Remember that scene in THE AVENGERS when they ask Loki if he’s afraid of thunder, and he replies something along the lines of “I’m not a fan of what comes with it”. (And then Thor shows up to kick Loki’s ass.) Rereading the accounts of the Black Shuck attacks of 1577, something new occurred to me. Did the incredible thunderstorm recorded in the chronicles have anything to do with it? Did the storm somehow “bring” the monster to Suffolk? Was the thunder heard really the opening of a Boom Tube (i.e. a dimensional portal)?
From the linked article: “On Sunday, 4 August 1577, a terrible thunderstorm broke out in the town of Bungay. The storm was described as ‘darkness, rain, hail, thunder, and lightning as was never seen the like.’ [No ordinary storm, then.] The weakly thatched cottages of the helpless townsfolk were fiercely being swiped away [sic] its rage. The townfolk hoped for a miracle to save them. They knelt at St. Mary’s Church, the religious heart of the town, and prayed for help. As the people prayed, lightning struck the church. In that same instant, a gigantic black dog appeared before the entrance showing its bloodthirsty fangs. What happened afterward is described by the following olden verse: ‘All down the church in midst of fire, the hellish monster flew And, passing onward to the quire, he many people slew”.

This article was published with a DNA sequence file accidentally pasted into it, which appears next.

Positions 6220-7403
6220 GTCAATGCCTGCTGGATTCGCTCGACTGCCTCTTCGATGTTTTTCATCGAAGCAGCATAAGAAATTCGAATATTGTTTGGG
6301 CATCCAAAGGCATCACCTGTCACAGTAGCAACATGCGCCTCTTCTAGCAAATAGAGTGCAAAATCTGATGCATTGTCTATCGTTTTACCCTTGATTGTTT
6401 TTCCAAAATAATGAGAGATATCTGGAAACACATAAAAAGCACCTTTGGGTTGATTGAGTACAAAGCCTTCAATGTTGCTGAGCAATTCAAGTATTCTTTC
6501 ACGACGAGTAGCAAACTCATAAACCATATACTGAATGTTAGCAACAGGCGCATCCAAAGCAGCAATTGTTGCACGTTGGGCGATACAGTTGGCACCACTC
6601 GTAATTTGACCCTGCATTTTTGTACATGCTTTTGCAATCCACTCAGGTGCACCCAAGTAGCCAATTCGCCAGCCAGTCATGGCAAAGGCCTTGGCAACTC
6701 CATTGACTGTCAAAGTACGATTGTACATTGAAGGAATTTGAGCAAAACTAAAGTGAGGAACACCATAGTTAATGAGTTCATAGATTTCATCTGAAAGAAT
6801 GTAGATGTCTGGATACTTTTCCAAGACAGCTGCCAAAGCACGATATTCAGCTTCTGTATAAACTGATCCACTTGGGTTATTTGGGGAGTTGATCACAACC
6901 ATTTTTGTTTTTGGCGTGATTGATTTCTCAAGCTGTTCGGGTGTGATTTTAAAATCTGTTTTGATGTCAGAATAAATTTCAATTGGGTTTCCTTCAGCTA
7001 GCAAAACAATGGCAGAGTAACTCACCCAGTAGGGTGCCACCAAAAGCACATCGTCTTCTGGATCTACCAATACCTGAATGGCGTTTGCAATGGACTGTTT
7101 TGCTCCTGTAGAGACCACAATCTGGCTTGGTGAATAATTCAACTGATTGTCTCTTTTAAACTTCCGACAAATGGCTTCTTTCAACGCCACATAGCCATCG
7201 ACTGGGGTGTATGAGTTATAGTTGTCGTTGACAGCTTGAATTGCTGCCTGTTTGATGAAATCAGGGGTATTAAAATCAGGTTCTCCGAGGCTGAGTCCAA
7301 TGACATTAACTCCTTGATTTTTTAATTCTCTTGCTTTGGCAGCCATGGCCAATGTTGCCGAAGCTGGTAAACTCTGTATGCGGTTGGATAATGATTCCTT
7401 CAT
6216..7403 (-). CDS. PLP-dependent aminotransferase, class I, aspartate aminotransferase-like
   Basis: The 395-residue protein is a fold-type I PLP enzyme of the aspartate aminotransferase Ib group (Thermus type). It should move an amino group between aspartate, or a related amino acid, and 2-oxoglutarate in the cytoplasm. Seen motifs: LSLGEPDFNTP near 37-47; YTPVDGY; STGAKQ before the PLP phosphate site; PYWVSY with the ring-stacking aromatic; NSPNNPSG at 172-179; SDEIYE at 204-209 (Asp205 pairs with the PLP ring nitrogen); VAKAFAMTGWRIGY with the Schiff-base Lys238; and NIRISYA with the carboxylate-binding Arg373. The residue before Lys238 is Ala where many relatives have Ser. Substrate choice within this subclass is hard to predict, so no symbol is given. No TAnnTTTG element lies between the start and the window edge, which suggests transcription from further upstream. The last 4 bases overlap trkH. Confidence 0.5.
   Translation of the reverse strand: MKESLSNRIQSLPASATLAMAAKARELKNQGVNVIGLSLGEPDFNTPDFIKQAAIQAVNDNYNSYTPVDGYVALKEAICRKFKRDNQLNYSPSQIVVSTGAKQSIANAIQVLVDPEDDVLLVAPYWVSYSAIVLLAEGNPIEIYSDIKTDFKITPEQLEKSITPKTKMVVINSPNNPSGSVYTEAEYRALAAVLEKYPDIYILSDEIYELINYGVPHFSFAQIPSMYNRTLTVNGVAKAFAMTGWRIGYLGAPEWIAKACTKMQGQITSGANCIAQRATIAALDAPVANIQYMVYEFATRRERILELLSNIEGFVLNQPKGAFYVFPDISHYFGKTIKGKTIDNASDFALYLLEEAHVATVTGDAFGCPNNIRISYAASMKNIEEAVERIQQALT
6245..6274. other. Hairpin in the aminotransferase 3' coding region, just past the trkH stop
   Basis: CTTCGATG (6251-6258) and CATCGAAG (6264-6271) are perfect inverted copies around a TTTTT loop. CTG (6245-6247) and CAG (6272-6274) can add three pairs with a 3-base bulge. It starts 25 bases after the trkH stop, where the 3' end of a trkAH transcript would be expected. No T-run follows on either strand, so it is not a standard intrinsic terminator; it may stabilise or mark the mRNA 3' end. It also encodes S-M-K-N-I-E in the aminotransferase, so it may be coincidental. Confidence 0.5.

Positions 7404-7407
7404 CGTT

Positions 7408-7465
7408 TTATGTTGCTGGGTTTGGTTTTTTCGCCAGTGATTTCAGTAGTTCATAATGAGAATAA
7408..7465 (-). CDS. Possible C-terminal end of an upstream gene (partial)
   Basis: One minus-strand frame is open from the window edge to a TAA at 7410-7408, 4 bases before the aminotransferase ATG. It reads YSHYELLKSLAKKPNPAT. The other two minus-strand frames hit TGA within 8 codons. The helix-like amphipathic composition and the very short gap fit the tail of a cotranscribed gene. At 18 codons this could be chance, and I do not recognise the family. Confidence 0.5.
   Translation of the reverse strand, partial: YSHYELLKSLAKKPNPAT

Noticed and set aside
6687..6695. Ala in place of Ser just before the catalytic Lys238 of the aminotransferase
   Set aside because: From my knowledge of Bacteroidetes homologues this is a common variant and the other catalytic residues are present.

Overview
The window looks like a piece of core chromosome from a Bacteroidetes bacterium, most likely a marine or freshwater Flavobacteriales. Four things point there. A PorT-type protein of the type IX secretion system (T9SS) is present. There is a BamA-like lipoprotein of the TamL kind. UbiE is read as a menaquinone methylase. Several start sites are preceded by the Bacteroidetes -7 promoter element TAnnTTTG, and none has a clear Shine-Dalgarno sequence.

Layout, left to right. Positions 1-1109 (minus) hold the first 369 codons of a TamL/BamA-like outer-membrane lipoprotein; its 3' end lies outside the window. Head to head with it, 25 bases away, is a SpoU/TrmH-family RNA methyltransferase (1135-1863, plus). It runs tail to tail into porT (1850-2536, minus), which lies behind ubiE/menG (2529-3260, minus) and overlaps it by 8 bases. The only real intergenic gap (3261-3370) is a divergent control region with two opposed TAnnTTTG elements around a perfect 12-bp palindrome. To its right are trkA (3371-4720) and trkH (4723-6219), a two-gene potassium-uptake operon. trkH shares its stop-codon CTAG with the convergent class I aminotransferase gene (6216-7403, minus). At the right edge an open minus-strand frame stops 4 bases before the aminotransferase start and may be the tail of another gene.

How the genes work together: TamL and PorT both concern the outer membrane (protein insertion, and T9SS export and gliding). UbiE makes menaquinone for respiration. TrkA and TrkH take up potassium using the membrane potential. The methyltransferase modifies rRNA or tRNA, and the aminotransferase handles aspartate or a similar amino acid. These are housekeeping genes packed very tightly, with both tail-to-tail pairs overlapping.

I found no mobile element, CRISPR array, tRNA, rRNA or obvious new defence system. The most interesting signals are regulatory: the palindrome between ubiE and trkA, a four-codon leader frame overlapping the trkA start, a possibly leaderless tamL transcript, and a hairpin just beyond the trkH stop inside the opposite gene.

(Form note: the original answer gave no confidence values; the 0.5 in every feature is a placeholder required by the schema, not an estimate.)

I love that the account is written as a poem. But note the detail: the beast appeared simultaneously with a lightning strike. If this really happened (and there’s no way to prove or disprove it), that fact must be significant.